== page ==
Twice the Employer

Many Canadian employers may not be aware that some of their employees are Reserve Force members, and they may not have even considered a requirement to support time off for these men and women so engaged. However, in the past 10 years, increasing numbers of Canadian businesses are becoming “twice the employer” through their recognition that Canada’s citizen soldiers need crucial time off in order to master the requisite military skills to do their part in the renewed war on terrorism, and to represent their country in today’s rapidly evolving and dangerous world. The Canadian Forces Liaison Council (CFLC) administers Canada’s reserve force employer support programme. And the number of supportive employers registered with CFLC has grown from a mere 16 to 4435 in the last 10 years.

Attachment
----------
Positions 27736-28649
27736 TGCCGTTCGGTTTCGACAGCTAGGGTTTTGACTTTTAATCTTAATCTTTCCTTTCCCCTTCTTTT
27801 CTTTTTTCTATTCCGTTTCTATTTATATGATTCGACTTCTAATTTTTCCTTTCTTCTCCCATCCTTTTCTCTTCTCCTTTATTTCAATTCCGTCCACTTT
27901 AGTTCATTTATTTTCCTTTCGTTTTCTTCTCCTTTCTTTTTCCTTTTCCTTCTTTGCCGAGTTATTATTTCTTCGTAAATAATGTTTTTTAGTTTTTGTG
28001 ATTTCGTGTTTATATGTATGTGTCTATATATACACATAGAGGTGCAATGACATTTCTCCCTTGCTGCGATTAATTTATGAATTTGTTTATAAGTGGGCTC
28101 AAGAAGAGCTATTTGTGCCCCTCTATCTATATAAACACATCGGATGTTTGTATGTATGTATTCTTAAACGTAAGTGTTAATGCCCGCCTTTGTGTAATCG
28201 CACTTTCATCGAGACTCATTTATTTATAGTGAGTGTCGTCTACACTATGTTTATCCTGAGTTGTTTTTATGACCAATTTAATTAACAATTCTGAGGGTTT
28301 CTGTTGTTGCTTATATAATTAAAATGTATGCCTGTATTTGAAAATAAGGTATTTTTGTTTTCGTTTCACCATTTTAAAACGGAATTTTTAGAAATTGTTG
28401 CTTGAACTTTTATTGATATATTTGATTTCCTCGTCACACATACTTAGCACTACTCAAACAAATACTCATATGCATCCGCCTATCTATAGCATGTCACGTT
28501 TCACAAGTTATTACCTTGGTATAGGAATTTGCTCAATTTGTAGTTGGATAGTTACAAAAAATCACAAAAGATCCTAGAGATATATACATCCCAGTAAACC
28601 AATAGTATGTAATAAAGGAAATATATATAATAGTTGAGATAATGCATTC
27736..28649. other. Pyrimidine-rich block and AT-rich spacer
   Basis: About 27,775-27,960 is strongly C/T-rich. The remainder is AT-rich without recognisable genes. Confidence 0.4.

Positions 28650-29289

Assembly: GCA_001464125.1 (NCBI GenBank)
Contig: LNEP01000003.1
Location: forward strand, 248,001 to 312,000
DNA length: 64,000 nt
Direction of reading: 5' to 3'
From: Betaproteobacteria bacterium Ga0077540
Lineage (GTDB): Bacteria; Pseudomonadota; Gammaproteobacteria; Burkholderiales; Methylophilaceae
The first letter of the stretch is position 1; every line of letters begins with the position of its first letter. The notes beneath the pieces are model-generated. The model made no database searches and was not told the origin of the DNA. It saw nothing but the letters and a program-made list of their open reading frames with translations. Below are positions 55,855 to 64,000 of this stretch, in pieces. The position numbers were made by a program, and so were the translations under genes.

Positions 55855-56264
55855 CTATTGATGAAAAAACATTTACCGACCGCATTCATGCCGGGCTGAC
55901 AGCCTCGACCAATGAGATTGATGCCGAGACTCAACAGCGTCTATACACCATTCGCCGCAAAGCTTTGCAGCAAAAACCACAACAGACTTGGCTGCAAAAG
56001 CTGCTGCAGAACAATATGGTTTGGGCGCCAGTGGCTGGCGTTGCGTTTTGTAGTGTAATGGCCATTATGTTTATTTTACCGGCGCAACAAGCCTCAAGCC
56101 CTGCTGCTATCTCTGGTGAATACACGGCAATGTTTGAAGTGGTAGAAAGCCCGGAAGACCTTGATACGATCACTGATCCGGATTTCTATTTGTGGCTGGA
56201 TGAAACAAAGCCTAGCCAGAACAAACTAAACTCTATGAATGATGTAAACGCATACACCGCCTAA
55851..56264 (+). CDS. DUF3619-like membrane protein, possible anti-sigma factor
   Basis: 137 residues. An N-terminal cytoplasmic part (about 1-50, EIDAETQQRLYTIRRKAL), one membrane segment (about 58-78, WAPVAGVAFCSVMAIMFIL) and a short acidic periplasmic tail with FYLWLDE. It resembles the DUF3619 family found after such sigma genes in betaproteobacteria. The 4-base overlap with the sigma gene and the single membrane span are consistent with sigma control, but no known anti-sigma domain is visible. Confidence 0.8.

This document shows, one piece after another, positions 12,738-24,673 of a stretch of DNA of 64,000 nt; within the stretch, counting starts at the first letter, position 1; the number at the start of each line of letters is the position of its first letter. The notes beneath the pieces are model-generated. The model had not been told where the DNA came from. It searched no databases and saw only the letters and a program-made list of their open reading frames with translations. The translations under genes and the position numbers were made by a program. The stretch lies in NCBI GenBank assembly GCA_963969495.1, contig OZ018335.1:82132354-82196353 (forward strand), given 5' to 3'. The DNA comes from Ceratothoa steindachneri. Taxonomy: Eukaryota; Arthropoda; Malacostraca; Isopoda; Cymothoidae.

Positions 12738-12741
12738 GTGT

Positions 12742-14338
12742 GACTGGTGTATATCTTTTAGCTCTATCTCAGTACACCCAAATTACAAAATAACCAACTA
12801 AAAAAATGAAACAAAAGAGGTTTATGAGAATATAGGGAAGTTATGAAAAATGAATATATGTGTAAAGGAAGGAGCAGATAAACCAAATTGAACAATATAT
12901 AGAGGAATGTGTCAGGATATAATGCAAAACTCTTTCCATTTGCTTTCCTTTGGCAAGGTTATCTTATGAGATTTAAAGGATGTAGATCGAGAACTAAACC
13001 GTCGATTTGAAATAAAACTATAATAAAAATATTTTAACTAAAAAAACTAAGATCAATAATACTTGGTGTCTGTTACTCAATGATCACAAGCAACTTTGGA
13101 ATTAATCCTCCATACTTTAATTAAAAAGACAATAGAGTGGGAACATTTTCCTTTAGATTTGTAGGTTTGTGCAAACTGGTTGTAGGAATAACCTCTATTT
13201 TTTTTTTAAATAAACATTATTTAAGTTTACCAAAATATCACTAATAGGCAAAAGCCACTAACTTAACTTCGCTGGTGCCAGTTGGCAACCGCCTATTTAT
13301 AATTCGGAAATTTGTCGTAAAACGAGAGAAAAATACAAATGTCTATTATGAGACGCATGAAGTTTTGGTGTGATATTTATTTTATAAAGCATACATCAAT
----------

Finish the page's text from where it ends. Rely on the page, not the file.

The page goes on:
Canada’s largest employer, the federal government, has been leading the way in this area, and it has thrown its weight behind the Reserve Force by formally signing a Statement of Employer Support. On 9 May 2003, 30 Reserve Force members, who were also public service employees representing 21 different departments and agencies, assembled on Parliament Hill in Ottawa. They were there to witness the signing of a statement of support reiterating the federal government’s commitment to give members of the Public Service of Canada time off for military duty.

The next day, 10 May 2003, was marked with another ceremony, the 2003 National Employer Support awards. This was an occasion for celebrating the outstanding Canadian businesses and employers from across Canada who have answered the call in recognizing the value and importance of Canada’s Reserve Force, and those contributions are now acknowledged through the Ottawa ceremony every two years.